Astros vs. Dodgers is a match made in heaven

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A lot of people who work at the league office or who take paychecks from the Fox network probably wanted to see the Yankees and the Cubs in the World Series. They won’t admit it, of course, but I suspect that many did, as the ratings for a Cubs-Yankees Series might’ve broken modern records. If they are at all disappointed by the Astros and Dodgers winning the pennant, however, they should let that go because they’ve been gifted by a wonderful matchup from a purely baseball perspective. Indeed, it’s one of the best on-paper matchups we’ve had in the Fall Classic in many years.

Before the Dodgers went on their late-August, early-September swoon, this was the potential World Series pairing most folks who know a thing or two wanted to see. At least I did, and I don’t think I was alone. It was certainly the matchup which represented the teams with the two best regular season records and storylines at the time. While Cleveland ended up winning more games than Houston did, for the first time since 1970 we have a World Series pitting two 100-win teams against each other.

Like that Orioles-Reds series in 1970, which featured Johnny Bench, Pete Rose, Tony Perez, Jim Palmer, Brooks Robinson and a host of other All-Stars, the Dodgers-Astros provide us with an embarrassment of big names and future Hall of Famers. Dodgers starter Clayton Kershaw and Astros DH/OF Carlos Beltran are destined for induction already. Astros ace Justin Verlander may very well join them, especially if his late 2017 surge is evidence of a second career peak. Houston second baseman Jose Altuve‘s first seven years and Dodgers closer Kenley Jansen‘s first eight are the stuff upon which Cooperstown resumes are made as well. People will be arguing Dodgers second baseman Chase Utley‘s Hall of Fame case for years once he retires.

Youth is served as well in this matchup, with each club featuring a handful of the game’s best young players to accompany their big name veteran stars.

The Dodgers will bat their no-doubt N.L. Rookie of the Year first baseman Cody Bellinger second or third in the lineup every game. 2016 Rookie of the Year Corey Seager, who sat out the NLCS with a bad back, is expected to be activated for the Series where he’ll be the Dodgers shortstop. The Astros are actually an old team on paper — Verlander, catcher Brian McCann, starter Charlie Morton, first baseman Yuli Gurriel, outfielder Josh Reddick and DH Evan Gattis are all over 30 while Beltran is 40 — but young players are essential to their attack as well. Shortstop Carlos Correa just turned 23 and he’s one of the game’s brightest stars. Third baseman Alex Bregman, also 23, made the play that may very well have broken the Yankees’ back during Saturday night’s pennant clincher. Age aside, the Astros are the product of a major, multi-year rebuild and many of their players are making their first national splash this postseason.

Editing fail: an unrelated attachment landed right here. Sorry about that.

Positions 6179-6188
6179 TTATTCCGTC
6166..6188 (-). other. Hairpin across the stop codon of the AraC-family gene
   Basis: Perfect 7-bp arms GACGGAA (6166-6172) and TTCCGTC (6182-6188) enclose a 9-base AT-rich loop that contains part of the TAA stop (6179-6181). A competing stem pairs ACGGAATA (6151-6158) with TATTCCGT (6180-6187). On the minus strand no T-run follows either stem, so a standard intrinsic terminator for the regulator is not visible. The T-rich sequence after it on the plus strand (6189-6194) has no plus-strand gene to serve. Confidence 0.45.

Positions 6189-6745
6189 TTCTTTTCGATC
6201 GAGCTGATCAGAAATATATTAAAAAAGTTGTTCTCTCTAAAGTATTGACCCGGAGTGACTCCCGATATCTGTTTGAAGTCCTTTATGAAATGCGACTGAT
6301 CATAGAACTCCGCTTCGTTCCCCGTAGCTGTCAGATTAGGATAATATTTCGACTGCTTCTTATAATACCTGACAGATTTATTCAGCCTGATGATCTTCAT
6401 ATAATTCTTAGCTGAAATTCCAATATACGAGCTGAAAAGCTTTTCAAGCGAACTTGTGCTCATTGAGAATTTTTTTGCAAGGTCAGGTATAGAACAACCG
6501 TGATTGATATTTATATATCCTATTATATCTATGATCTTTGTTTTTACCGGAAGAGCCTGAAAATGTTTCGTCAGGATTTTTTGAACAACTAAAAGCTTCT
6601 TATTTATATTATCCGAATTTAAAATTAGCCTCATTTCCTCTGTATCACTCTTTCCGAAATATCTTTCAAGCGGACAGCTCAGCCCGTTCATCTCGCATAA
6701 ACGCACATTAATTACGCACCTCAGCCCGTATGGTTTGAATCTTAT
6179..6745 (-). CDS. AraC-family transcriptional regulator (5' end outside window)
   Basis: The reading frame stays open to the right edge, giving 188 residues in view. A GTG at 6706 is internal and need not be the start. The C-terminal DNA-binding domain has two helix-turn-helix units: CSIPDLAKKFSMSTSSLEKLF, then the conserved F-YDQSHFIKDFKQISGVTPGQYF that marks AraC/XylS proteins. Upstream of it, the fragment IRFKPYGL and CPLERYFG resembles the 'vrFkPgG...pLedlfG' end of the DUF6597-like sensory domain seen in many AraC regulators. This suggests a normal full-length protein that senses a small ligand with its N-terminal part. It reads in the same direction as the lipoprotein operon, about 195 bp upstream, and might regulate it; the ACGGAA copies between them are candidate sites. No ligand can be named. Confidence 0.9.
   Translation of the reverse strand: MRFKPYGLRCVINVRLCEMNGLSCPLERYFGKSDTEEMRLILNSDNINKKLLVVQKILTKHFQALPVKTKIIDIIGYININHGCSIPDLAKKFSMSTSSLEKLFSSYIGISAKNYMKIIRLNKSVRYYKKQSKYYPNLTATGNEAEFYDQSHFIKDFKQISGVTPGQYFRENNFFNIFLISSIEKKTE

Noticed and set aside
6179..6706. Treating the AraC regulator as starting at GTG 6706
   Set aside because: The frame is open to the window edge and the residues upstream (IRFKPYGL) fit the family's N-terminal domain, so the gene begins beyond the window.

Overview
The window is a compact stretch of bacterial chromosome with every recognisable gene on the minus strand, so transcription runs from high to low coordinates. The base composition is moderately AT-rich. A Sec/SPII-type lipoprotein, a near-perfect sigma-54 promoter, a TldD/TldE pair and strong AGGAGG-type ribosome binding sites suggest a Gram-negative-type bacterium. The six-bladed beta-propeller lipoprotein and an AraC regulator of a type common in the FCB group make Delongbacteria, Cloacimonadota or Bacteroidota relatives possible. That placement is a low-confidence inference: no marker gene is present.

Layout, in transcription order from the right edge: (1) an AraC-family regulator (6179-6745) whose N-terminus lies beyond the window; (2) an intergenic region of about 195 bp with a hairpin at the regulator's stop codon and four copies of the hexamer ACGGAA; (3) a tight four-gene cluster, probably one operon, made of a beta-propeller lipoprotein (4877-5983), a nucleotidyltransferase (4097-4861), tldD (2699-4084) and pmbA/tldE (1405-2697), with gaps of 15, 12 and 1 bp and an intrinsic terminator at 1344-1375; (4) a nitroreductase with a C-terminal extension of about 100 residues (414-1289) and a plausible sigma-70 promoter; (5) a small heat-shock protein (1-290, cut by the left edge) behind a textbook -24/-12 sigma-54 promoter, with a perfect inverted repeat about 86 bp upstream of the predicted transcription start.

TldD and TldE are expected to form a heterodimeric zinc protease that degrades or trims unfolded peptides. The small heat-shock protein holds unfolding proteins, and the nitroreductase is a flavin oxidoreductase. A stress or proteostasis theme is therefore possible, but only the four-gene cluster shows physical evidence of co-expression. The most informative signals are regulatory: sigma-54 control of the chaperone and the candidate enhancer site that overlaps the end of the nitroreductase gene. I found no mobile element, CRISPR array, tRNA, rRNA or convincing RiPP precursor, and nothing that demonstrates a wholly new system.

Beyond just the names and resumes, though, the Dodgers and Astros represent a fantastic strategic matchup. The Dodgers attack this postseason has featured admirable plate discipline, with third baseman Justin Turner, right fielder Yasiel Puig and center fielder Chris Taylor all letting balls out of the zone pass them by while abusing pitches left out over the plate. Astros pitchers not named Justin Verlander, however, have lived by getting the opposition to chase bad balls. Game one starter Dallas Keuchel did this by relying on his very fast sinker. Lance McCullers pitched well starting Game 4 of the ALCS and pitched spectacularly closing out the final four innings of Game 7 mostly by virtue of his curveball, which Yankees pitchers could simply not lay off. Indeed, his final 24 pitches of Game 7 were all curves, many of them low and away. Who will give in first in this series?

On the side of things, Dodgers relievers have made a living by pumping in strikes. Particularly strikes high in the zone from Jansen and Brandon Morrow. There may be no better fastball hitter in all of baseball than Jose Altuve, however, and the team as a whole was one of the best in the bigs in dealing with gas in the zone. This was a big reason why the Astros struck out less than any team in baseball this year while simultaneously boasting the best offense in the game. The Dodgers throw strikes. The Astros make you pay when you throw them strikes. Again, something’s gotta give.

Maybe the suits in New York wanted the Yankees and Cubs. But everyone else is getting exactly what we want: a matchup of the two best teams in the game. A matchup of strength against strength. What is, from a purely baseball perspective, the best World Series we could’ve possibly hoped for.